Then on May 5, Catania announced that CareFirst “had, the best way to characterize it, a change of heart.” Instead of creating a new program, the Healthy D.C. that’s ended up in the fiscal 2009 budget simply expands an existing District health care program, leaving about 10,000 District residents uncovered.
Cheh says that CareFirst’s decision not to commit to Healthy D.C. as originally proposed has “energized me to closely examine how well they’re meeting their legal obligation to serve the community.” (However, asked if participating in Healthy D.C. would have let CareFirst off the hook, Cheh says, “Oh, no.”)
“I am going to do something,” she says, offering no details except to say she will offer legislation prior to the council’s summer recess.
Now, this is not the first time that CareFirst has been in the D.C. government’s sights. Back in 2005, Ward 1 Councilmember Jim Graham introduced legislation that would have allowed the District government to force CareFirst to spend “unreasonably large” surpluses. At a six-hour hearing, representatives of the D.C. Chamber of Commerce, the D.C. Hospital Association, and others all stood up for CareFirst, and Graham never moved forward with the bill.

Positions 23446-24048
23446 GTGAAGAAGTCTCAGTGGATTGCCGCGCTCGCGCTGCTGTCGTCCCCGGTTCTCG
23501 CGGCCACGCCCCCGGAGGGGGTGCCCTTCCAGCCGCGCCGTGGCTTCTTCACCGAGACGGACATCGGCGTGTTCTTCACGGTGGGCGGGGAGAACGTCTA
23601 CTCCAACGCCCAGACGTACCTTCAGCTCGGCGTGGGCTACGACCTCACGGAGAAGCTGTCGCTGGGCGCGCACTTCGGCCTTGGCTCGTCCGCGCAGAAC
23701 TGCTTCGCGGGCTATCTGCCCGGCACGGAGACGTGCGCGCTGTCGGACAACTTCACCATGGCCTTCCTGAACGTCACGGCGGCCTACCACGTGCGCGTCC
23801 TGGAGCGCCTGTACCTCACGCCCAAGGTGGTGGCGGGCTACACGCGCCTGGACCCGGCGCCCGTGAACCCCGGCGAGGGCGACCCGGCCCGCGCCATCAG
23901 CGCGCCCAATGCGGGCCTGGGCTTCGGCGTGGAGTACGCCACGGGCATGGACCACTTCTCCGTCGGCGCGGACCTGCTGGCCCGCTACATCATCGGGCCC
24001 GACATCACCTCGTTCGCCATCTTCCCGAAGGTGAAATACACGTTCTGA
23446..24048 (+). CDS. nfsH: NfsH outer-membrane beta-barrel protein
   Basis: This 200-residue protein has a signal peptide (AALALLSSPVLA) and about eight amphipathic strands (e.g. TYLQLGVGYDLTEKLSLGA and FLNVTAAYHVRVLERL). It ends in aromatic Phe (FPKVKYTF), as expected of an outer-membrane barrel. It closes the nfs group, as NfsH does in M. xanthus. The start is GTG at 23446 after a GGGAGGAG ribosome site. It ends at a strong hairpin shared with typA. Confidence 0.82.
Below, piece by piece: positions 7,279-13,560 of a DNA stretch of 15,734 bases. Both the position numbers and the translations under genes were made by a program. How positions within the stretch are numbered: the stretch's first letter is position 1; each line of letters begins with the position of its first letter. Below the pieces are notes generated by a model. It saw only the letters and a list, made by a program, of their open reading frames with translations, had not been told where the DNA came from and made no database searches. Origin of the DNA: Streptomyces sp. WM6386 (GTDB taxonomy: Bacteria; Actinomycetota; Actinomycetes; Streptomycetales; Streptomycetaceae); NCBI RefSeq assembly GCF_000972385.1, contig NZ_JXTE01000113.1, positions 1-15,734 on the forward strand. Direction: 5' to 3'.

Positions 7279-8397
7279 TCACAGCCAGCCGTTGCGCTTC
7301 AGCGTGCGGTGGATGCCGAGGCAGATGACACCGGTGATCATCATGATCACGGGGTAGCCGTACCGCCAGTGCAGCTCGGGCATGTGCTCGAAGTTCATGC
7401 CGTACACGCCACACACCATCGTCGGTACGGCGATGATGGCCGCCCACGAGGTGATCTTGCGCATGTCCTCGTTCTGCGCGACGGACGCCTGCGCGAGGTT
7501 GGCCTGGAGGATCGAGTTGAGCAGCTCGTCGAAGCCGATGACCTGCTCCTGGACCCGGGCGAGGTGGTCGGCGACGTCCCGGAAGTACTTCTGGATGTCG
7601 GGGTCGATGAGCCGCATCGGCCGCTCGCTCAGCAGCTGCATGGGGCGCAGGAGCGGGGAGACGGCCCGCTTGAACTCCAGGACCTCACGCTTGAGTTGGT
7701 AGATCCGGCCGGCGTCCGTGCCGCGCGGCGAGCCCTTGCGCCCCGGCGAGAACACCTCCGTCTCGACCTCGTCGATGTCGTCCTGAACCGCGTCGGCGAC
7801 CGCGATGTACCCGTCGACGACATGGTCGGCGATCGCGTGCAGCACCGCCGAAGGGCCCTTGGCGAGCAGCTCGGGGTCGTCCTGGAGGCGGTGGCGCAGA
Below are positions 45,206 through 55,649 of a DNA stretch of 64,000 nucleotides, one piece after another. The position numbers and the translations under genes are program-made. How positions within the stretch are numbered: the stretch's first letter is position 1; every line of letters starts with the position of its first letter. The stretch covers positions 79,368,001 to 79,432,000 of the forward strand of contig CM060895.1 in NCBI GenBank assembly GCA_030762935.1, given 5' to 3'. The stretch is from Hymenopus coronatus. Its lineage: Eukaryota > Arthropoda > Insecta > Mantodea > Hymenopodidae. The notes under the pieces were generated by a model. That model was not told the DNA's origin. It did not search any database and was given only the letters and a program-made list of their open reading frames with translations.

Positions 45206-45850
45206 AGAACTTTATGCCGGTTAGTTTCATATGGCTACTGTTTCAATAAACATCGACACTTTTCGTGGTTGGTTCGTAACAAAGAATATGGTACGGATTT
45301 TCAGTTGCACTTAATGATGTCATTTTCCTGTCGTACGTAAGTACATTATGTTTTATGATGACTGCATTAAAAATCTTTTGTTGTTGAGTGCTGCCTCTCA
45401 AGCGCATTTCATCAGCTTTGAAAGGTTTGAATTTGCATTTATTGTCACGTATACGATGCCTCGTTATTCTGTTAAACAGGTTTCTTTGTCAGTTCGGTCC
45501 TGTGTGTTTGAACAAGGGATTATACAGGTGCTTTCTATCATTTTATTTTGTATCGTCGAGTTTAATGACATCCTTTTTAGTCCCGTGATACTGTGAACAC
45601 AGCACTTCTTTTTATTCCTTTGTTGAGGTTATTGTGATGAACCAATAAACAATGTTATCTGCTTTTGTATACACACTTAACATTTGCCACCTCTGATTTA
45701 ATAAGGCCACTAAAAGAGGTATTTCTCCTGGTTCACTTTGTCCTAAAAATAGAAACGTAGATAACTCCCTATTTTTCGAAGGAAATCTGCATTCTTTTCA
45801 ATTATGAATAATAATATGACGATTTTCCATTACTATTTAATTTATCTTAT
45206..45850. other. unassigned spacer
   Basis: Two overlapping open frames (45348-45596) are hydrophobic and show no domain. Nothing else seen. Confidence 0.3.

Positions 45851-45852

This time around, CareFirst is looking at a different council. Catania, the city’s de facto health czar, won’t be running interference, and reliable pro-biz folks like Sharon Ambrose, Linda Cropp, and Vincent Orange are long gone. Beyond that, Smith says he is confident at least some of the business folks who spoke up for CareFirst last time won’t be in their corner now.
For a hint of what CareFirst might have in store for itself in D.C., they might want to look at what their corporate cousins have gotten themselves into up in Pennsylvania. There, the legislature ordered a study of excessive surpluses by Blue Cross Blue Shield affiliates in the state; the result was a 2004 agreement limiting how much they could raise rates while having excess surpluses and requiring them to spend a given amount of their yearly premium revenues on community benefits. In testimony before the D.C. Council earlier this month, Smith called the Pennsylvania plan a “good model for the District.”
Pressure is not likely to be limited to the legislative branch: Mayor Adrian M. Fenty would not comment on this issue, other than to express support for “strengthening” Healthy D.C., but his interim attorney general and right-hand man, Peter Nickles, seems to have some sympathy for attempts to go after CareFirst; he tells LL he agrees in principle that the company has obligations that it is not meeting.